Conversion of Functional Assessment of Chronic Illness Therapy–Fatigue to Patient-Reported Outcomes Measurement Information System Fatigue Scores in Two Phase III Baricitinib Rheumatoid Arthritis Trials

Clifton O. Bingham*, Susan J. Bartlett, Carol Kannowski, Luna Sun, Amy M. DeLozier, David Cella

*Corresponding author for this work

Research output: Contribution to journalArticlepeer-review

Abstract

Objective: The Functional Assessment of Chronic Illness Therapy–Fatigue (FACIT-F) is validated for measuring fatigue in rheumatoid arthritis (RA). However, 10 of 13 FACIT-F items are identified as relevant to patients with RA. The Patient-Reported Outcomes Measurement Information System (PROMIS) uses an item response theory–calibrated T score metric. The PROMIS Fatigue item bank includes the FACIT-F items, enabling score conversion. The performance of converted PROMIS Fatigue scores has not been evaluated in RA populations or clinical trials. Our objective was to assess the performance of converted PROMIS Fatigue scores in 2 RA clinical trials of baricitinib. Methods: Crosswalk tables and pattern-scoring methods converted FACIT-F scores to PROMIS Fatigue for both the 13-item FACIT-F and the 10-item RA-optimized FACIT-F instrument, in 2 RA clinical trials evaluating baricitinib, RA-BEAM, and RA-BEACON. RA-BEAM patients had an inadequate response to methotrexate. RA-BEACON patients had an inadequate response or intolerance to ≥1 tumor necrosis factor inhibitor. Baricitinib was compared to all treatment arms via analysis of covariance on PROMIS Fatigue score conversions. Results: Baseline FACIT-F–derived PROMIS Fatigue scores reflected severe fatigue across treatment groups and were similar using different scoring methods. At week 24 in both studies, baricitinib was associated with clinically meaningful improvements in PROMIS Fatigue scores. PROMIS Fatigue scores were consistent for conversion methods and for the 13-item or 10-item FACIT-F. Conclusion: All 4 conversion methods showed differentiation of active treatment compared with placebo from week 12, supporting the use of the PROMIS Fatigue and converting the 10-item FACIT-F to assess fatigue and demonstrate treatment benefit in RA clinical trials on a standardized metric.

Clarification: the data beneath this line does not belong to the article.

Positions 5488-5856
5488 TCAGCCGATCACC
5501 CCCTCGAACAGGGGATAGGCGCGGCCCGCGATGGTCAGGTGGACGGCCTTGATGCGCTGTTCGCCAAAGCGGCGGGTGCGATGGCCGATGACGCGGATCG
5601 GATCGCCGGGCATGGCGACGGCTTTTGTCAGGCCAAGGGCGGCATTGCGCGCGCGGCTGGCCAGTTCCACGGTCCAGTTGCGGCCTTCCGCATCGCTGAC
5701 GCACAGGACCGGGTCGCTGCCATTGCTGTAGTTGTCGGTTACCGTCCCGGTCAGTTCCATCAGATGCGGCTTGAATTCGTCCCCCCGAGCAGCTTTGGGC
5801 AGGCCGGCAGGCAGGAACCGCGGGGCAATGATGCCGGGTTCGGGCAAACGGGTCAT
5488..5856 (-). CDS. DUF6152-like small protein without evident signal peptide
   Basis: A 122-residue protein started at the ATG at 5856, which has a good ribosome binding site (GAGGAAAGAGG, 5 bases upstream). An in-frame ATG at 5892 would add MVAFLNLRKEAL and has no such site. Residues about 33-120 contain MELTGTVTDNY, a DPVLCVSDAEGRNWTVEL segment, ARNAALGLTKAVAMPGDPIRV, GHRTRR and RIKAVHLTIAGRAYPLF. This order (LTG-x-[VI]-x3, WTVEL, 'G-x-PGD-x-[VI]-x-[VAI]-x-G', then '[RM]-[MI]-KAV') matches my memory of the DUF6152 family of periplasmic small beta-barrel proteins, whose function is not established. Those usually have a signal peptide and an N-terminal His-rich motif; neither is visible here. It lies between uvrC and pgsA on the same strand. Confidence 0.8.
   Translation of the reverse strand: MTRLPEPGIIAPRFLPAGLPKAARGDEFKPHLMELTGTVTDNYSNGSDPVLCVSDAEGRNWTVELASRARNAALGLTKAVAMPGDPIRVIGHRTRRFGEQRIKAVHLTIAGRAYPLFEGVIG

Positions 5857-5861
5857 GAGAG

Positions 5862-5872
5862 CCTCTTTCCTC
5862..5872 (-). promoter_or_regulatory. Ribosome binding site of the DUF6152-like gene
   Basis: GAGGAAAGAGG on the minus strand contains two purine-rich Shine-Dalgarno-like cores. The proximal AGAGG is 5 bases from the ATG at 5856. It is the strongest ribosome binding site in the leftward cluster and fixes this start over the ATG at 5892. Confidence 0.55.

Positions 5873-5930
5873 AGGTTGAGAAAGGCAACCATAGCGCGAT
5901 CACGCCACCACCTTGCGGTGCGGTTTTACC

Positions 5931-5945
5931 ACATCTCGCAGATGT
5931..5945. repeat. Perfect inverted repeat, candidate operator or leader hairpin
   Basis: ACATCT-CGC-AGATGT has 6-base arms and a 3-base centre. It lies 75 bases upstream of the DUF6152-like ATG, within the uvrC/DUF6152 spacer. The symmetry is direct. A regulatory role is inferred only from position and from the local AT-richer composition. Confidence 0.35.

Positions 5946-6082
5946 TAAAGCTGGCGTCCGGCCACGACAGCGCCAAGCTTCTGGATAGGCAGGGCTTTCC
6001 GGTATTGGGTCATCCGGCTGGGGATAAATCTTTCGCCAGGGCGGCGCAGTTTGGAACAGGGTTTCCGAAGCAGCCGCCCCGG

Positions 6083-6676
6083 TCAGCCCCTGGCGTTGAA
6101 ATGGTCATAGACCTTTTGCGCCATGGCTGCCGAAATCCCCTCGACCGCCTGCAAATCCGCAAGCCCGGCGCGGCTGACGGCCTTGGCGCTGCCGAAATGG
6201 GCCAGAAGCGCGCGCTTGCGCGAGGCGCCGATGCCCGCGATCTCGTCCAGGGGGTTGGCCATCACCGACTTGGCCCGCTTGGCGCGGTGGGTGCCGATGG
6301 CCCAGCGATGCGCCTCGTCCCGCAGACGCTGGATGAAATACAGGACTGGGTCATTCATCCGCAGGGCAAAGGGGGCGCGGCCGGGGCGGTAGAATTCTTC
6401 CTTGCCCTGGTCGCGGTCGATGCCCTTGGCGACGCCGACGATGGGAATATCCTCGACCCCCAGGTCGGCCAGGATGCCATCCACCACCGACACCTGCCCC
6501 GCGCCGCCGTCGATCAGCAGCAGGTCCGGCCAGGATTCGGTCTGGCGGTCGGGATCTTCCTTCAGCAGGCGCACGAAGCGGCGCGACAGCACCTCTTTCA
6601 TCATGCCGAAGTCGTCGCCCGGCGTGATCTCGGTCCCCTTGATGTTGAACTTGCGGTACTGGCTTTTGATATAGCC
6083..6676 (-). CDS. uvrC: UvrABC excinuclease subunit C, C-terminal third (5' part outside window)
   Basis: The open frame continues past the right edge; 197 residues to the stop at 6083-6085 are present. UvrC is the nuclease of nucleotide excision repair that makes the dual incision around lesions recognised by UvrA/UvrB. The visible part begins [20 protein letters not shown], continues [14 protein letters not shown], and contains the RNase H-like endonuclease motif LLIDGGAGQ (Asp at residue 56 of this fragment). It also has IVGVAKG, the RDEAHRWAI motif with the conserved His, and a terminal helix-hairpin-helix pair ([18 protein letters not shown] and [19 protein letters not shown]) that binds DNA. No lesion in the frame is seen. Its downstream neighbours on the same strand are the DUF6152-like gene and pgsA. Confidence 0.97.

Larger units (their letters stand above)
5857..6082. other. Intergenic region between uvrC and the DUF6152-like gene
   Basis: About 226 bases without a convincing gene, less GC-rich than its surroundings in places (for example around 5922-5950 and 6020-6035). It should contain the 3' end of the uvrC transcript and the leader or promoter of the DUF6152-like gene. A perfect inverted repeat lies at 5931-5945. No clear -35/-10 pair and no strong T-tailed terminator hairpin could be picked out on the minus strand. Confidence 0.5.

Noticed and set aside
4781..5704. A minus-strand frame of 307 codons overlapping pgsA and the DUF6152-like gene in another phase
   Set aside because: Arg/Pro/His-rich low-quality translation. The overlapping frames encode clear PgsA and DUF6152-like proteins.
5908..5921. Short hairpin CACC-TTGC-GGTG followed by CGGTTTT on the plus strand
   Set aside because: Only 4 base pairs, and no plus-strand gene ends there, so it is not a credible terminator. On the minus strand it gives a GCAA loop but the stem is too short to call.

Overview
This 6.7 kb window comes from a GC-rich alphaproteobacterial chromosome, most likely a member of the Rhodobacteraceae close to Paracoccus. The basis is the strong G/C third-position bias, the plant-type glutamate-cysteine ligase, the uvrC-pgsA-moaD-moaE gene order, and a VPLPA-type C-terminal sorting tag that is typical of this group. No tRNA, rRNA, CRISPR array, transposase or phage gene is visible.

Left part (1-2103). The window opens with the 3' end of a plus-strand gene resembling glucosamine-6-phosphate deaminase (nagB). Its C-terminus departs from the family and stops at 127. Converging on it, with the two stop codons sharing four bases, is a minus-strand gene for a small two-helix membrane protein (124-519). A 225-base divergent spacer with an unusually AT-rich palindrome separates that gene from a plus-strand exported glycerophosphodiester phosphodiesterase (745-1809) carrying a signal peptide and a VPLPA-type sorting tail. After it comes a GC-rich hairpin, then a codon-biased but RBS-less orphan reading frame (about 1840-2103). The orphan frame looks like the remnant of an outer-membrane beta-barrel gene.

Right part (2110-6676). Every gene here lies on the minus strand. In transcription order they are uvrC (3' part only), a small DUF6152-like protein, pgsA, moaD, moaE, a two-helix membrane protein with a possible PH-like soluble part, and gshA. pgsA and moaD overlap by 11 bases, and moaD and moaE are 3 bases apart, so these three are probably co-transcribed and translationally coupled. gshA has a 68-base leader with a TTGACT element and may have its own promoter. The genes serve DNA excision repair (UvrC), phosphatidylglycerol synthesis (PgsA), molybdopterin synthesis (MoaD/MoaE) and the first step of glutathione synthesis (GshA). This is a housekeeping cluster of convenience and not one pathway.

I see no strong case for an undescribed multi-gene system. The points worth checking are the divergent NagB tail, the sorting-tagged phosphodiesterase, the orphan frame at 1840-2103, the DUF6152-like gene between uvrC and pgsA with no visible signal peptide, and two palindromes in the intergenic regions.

Original languageEnglish (US)
Pages (from-to)481-488
Number of pages8
JournalArthritis Care and Research
Volume73
Issue number4
DOIs
StatePublished - Apr 2021

ASJC Scopus subject areas

  • Rheumatology

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